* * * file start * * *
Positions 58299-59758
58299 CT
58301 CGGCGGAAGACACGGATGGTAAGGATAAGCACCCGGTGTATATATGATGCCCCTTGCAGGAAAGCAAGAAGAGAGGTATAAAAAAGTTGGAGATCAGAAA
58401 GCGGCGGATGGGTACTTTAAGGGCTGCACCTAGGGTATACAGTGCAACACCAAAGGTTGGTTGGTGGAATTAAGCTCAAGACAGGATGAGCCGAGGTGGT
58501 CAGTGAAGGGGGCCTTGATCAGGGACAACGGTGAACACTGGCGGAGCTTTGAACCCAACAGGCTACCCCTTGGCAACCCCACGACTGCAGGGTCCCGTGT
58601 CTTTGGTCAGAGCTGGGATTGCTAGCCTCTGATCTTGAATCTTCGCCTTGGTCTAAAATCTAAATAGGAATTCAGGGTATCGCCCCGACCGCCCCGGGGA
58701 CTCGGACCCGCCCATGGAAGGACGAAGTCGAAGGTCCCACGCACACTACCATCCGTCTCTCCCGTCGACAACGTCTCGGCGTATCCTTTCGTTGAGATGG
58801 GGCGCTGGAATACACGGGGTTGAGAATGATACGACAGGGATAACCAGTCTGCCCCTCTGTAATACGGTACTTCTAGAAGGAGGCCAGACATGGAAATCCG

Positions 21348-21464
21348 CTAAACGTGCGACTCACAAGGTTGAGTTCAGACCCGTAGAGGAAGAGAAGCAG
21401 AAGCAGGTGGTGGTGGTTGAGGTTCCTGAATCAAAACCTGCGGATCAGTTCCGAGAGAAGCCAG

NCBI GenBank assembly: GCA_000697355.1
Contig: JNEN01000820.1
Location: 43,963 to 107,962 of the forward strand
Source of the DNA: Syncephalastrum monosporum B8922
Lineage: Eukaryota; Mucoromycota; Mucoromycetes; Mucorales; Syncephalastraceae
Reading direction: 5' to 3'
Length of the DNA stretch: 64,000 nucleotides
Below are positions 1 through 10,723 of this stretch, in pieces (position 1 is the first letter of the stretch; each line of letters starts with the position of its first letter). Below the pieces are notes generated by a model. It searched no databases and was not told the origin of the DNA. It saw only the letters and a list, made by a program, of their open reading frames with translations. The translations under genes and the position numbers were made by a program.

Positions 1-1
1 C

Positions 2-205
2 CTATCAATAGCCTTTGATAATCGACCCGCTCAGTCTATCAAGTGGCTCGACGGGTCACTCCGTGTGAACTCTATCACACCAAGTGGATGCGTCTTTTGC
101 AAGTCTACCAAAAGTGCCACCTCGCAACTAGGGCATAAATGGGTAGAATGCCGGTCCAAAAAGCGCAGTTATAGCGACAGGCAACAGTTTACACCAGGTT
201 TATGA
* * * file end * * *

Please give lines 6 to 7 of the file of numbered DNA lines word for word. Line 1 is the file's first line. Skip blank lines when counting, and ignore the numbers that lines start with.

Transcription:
58601 CTTTGGTCAGAGCTGGGATTGCTAGCCTCTGATCTTGAATCTTCGCCTTGGTCTAAAATCTAAATAGGAATTCAGGGTATCGCCCCGACCGCCCCGGGGA
58701 CTCGGACCCGCCCATGGAAGGACGAAGTCGAAGGTCCCACGCACACTACCATCCGTCTCTCCCGTCGACAACGTCTCGGCGTATCCTTTCGTTGAGATGG